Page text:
Everything you need to know about Ace Magashule’s arrest and court appearance
ANC secretary-general Ace Magashule was granted bail of R200,000 on Friday in the Bloemfontein Magistrate's Court after he was arrested on 21 charges of fraud and corruption, alternatively theft and money laundering, stemming from the Free State asbestos scandal.
The National Prosecuting Authority's indictment of Magashule details a handful of gratifications he allegedly accepted or condoned on behalf of others from businessman Ignatius Mpambani, the murdered boss of Diamond Hill Trading.
These payments total more than R1.1 million and include R53,550 paid to Refiloe Mokoena, the axed former head of legal at the South African Revenue Service, towards the tuition fees of her daughter and R250,000 towards the travel fees of a delegation to Cuba.
The state also alleges that in June 2015 Magashule accepted payment of R470,000, paid on his request to a company called M–TAG Systems for the purchase of 200 electronic tablets from Mpambani. In two other transactions, another R300,000 was spent on tablets.
Magashule faces several charges of contravening the Prevention and Combating of Corrupt Activities Act and eight counts of fraud. The latter sees him accused of giving the false appearance that a contract between the Free State Department of Human Settlements and a joint venture between Diamond Hill and Edwin Sodi's Blackhead Consulting was lawful and that he had no personal financial interest in the deal.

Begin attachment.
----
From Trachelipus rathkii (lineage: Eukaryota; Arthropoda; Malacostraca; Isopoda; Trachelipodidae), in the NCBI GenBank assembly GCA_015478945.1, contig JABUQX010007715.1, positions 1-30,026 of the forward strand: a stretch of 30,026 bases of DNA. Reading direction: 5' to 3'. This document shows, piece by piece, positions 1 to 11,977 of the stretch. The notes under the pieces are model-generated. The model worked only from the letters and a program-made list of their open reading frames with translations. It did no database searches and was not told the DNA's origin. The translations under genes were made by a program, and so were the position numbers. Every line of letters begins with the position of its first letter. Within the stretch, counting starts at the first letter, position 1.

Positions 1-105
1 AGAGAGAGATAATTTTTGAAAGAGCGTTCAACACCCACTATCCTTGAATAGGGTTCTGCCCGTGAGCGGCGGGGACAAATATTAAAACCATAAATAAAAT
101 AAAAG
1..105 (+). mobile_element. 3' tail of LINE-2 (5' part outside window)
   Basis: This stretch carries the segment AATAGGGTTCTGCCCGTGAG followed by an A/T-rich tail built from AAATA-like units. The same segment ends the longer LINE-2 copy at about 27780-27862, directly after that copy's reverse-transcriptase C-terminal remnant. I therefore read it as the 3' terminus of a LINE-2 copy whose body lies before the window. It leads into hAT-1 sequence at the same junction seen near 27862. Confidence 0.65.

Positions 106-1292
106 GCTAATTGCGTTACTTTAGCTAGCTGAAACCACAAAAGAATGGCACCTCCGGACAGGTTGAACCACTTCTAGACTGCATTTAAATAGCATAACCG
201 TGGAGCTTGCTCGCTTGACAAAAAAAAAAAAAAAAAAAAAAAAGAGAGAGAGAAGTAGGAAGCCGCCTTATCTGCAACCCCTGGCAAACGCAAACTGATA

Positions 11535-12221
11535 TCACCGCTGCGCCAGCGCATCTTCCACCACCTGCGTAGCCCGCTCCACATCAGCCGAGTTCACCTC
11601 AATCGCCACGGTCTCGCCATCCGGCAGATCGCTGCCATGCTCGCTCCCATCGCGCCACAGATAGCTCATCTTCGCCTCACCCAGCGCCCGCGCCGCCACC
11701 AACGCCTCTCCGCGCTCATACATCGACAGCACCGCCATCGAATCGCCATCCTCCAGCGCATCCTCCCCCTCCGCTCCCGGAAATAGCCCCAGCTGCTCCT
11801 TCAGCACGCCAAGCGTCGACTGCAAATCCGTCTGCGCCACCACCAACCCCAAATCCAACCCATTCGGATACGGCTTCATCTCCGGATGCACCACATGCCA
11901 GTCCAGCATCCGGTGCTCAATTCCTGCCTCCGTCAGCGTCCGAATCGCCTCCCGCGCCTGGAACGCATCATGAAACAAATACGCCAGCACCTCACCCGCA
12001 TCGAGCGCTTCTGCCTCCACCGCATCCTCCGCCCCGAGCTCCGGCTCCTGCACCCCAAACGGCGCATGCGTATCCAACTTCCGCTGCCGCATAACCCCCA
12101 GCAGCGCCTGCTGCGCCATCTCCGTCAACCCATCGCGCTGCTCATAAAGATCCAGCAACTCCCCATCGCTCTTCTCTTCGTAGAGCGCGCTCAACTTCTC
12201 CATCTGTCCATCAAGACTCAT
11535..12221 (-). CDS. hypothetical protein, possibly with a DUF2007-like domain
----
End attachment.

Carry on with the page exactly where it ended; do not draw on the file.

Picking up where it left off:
The venture was granted a R255,000 contract to audit and remove hazardous asbestos from structures in the Free State, despite having no expertise in the field, and is alleged to have channelled most of the money to the politically connected.
No asbestos removal was ever done, and the state has frozen assets worth about R300,000, including Sodi’s mansion and luxury cars, in a bid to recover the lost contract value plus interest.
Magashule, 61, counts as accused number 13 in the asbestos case and is by far the most senior politician arrested to date in connection with the so-called state capture scandal that saw billions in public funds lost in rent-seeking ventures.
State prosecutor Johan de Nysschen on Friday told the court that Magashule's former personal secretary Moroadi Cholota had agreed to turn state witness.
Cholota is believed to have knowledge of transactions conducted at his behest and her testimony could bolster the state's chances of securing convictions in the complex corruption case.
One of Magashule's bail conditions is that he may not have contact with her.
The National Prosecuting Authority said it now expected "at least three more suspects" to be arrested and added to the charge sheet, but that all investigations against Magashule and the current other 12 accused had been completed.
While both supporters and detractors of the former premier protested in the streets of Mangaung in a reflection of how factions have riven the ANC, Magashule appeared composed in a blue jacket and open-necked shirt.
His senior counsel, Laurance Hodes, told the court that Magashule only had assets of around R700,000 and could not afford the bail amount of a quarter of a million rand demanded by the state.
Magashule has so far refused to step aside as secretary-general of the ruling party and this is expected to be the subject of wrangling in weeks to come.
He is due back in court on February 19 next year along with the other asbestos accused. The case is expected to be transferred to the high court on that date.